Ordering a few classic and soon-to-be classic indie records in recent times, I was surprised to find an emerging label I was getting to know through an impressive catalogue happened to be operating from just up the road in Preston, Lancashire.
There’s Action Records of course, the much-loved edge of the city centre shop and occasional record label, and there’s electronic/experimental specialist Concrète. But how did Northampton lad Ian Allcock, who runs Optic Nerve Recordings, end up in the same locality?
“I moved from London to Cumbria, and from there to here. Yeah, it’s surprising who’s on your doorstep! There’s also A Recordings (Brian Jonestown Massacre, Sleaford Mods, Tim Burgess) in Blackpool.”
Was there a personal link to Preston before you moved here?
“Not at all. My ex-business partner, who now runs Brian Jonestown Massacre’s label, and me were working in Northampton in the early ‘90s on The Enid and their back-catalogue, then some indie stuff. We were doing that part-time then went full-time, moving to London, getting into import and export … but it was getting too expensive in London.
“I always wanted to live by the seaside, but Brighton was too expensive, so I decided to head for the countryside, heading up to Cumbria, stopping there a long time. That didn’t quite work out, and my business partner moved back to London while I stopped on. I realised I had all the contacts and knew there was a market for vinyl, so looked into licensing. I didn’t have any distribution and no profile but planned around half a dozen albums … although I over-estimated the size of that market, importing from the United States, and got it wrong at first. Fortunately that vinyl market grew.”
That was in 2012, although Ian’s roots in the business stretched back nearly two decades, and by 1997 he’d issued his first Optic Nerve release, Acrylic, a solo LP from John Ellis, at the time playing guitar for The Stranglers (he was with them from 1990/2000).
“In my naivety, I said, ‘Yeah, I’ll do it!’ but when the album turned up there were no guitars on it – it was music accompanying an art exhibition in Germany. It didn’t sell, but John was a lovely bloke. He said he didn’t feel he fitted in with anything else I was working on, suggesting, ‘What about ‘Optic Nerve’?’ and came up with a logo, the one we still have.
“When we started up again in 2012, I didn’t want to go back to any of the other labels I did and cause confusion (with an established catalogue), instead deciding to use Optic Nerve again.”
That early licensing catalogue included not only The Enid but also records by the likes of New York’s Ned Hayden’s Action Swingers, featuring among others Dinosaur Jr.’s J. Mascis, and even a dance outlet … for a short while.
“There was this dance thing that became a Happy House anthem, around 1992, but we bailed out of that because we didn’t know what we were talking about! Even though the single we put out totally sold out.”
When Optic Nerve restarted, Ian carried on where John Ellis left off, Acrylic’s OPT 4.00 catalogue number built upon for the first release of the rebirth, John Peel favourites Cud’s treasured Leggy Mambo album re-released with cat. no. OPT 4.001.
A fair few releases that followed have allowed me to relive my late-‘80s/early-‘90s indie past, records by the likes of BOB, The House of Love, Pete Astor‘s pre-Weather Prophets outfit The Loft, McCarthy, The Pale Fountains, The Primitives, The Wedding Present and The Wolfhounds causing me to go back and re-evaluate, and new recordings by, for example, One Eyed Wayne (featuring BOB’s Dean Leggett) and (again) The Wolfhounds suggesting this was about far more than nostalgia.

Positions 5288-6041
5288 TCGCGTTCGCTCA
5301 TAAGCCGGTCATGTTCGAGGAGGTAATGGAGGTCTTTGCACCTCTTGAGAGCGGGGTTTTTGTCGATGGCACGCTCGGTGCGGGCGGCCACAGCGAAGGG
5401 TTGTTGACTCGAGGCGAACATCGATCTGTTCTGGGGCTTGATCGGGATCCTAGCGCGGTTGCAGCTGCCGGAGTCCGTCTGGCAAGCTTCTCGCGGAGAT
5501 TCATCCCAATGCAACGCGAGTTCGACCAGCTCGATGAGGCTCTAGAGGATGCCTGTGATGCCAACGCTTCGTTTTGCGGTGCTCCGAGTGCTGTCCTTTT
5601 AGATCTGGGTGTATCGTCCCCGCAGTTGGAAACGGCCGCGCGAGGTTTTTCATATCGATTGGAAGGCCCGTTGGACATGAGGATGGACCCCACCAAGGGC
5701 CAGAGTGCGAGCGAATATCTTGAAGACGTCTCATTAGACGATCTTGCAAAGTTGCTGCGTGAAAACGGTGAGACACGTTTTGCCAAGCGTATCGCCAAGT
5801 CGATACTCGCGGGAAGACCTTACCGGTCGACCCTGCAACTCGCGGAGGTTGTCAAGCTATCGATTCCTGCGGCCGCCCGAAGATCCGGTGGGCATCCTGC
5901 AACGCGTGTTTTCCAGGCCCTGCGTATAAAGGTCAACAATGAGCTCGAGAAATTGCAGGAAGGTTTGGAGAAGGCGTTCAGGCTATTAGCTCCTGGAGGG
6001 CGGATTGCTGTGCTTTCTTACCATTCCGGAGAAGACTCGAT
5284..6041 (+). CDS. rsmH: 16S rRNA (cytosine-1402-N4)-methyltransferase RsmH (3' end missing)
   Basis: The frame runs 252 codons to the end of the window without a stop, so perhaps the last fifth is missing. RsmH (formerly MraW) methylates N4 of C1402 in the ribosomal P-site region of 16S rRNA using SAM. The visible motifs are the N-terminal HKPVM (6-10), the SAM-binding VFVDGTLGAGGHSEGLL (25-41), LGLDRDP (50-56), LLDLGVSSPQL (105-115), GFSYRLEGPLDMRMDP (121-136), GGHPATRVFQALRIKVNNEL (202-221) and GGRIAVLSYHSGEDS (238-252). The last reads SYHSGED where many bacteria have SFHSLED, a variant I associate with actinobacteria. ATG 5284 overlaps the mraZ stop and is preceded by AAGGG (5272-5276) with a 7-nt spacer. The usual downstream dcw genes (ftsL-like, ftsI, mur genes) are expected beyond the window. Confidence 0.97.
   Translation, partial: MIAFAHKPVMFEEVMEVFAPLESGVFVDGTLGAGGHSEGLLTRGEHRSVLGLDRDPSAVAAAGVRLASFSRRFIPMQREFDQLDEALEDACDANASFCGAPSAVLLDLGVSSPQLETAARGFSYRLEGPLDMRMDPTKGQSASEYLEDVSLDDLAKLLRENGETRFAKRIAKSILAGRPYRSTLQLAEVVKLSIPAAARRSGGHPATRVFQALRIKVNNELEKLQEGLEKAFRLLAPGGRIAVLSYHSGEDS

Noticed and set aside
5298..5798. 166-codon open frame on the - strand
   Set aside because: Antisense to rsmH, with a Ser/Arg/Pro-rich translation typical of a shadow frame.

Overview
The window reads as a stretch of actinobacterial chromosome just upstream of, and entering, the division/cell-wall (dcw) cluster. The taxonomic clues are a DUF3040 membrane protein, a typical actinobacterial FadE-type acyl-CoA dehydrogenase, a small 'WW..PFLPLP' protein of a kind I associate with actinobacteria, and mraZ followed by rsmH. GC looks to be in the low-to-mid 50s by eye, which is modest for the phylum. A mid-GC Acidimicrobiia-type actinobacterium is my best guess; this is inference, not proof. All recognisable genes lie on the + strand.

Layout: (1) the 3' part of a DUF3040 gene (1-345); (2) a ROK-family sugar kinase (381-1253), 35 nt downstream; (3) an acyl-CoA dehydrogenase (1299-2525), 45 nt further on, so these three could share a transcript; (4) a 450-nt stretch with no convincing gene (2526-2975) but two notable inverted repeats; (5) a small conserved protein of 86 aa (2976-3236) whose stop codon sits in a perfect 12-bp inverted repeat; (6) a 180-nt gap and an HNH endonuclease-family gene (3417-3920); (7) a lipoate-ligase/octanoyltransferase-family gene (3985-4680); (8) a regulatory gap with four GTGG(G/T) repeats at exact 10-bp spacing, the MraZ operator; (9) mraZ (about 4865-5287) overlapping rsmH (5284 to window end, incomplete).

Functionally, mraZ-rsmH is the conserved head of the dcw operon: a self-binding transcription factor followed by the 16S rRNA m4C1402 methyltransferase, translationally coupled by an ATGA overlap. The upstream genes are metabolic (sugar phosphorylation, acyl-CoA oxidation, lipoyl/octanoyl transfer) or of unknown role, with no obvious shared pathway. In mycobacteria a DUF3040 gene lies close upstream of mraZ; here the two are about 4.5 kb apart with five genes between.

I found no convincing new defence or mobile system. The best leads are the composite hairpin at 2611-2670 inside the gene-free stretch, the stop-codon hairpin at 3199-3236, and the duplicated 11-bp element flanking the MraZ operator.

There’s a forged link to another of Preston’s leading lights too, Action Records owner and fellow record label founder Gordon Gibson.
“I like going in and talking to Gordon. I can talk to him about Magna Carta and he’ll know what I’m on about. I like a lot of late ‘60s /early ‘70s music, sunshine psychedelia like The Millennium and Sagittarius.”
On a similar note, the kind of market he moved into regarding sometimes fairly obscure indie acts is hardly an obvious choice for a financially successful business plan. Yet many of those into that scene from the ‘80s onwards have gone on to professional careers and are now going back to buy product reminding them of their younger days. Does that ring true with Ian’s knowledge of his market?
“Erm … when I started, the website asked the age of people visiting, but now we don’t. I didn’t want that. I know what my market is … but it’s around 35 to 50.”
I’d argue even slightly higher in some cases, for example for his Girls at Our Best reissue. I have their 1981 LP, Pleasure, on a 1994 Vinyl Japan pressing, and know it’s since been released by Cherry Red (2009). But Optic Nerve put out a version in 2014 and now plan to repackage again. So how does that work?
“Yeah, we’re going to repress that, as it’s sold out. Every deal is different, and it’s not easy. You can’t just license what you want. It’s not like picking apples off a tree. A lot of stuff we want to do, we can’t, and sometimes a lot of the people want to do the same things.
“That Girls at our Best album is one of my favourite-ever albums, so the chance to license that was great. We pressed it up and when it came to a Pleasure bag, I got carried away – doing my own, a bigger, better Pleasure bag, involving three or four posters, postcards, stickers, the original press release and press photo. There was too much! But it sold out, it was a great release, and it looks lovely.
“Cherry Red own that, and I do a lot of business with them, and have a lot of contacts who help me if I’m struggling to find people. They’ve helped me a lot. It also needs the artists’ approval, and we got that from Girls at our Best, and while that license later expired, we’re now going to repress it and get a new one, as there’s still demand.”
The label’s Optic Sevens catalogue has also sold well, two series of classic indie singles released in limited editions proving a success.
“Yeah, it was a total gamble, just a hunch. Not everything I release sells out. In some cases, I have hundreds sitting on the shelf. We lose money on that, and with albums it’s very expensive to do, especially how I do them. And what I make on pre-sales just increases the advance to the artists and studio costs, not pressing costs. It takes a long time for the money to come back in.
“I was in a situation where I couldn’t afford to put anything out, sitting around until I’ve enough money to release something else, then sitting around another few months before I can release the next thing. That’s not really what I want to do. My goal is to do this full-time. I was just thinking of what I could do that didn’t involve as much financial outlay and got a quicker return. I looked into finding singles that were in demand, expensive to get. For me, music should be accessible at a decent price. I’m also of the age – and I know younger people who totally disagree – where I feel that if you only own it on digital release, you don’t own it!”.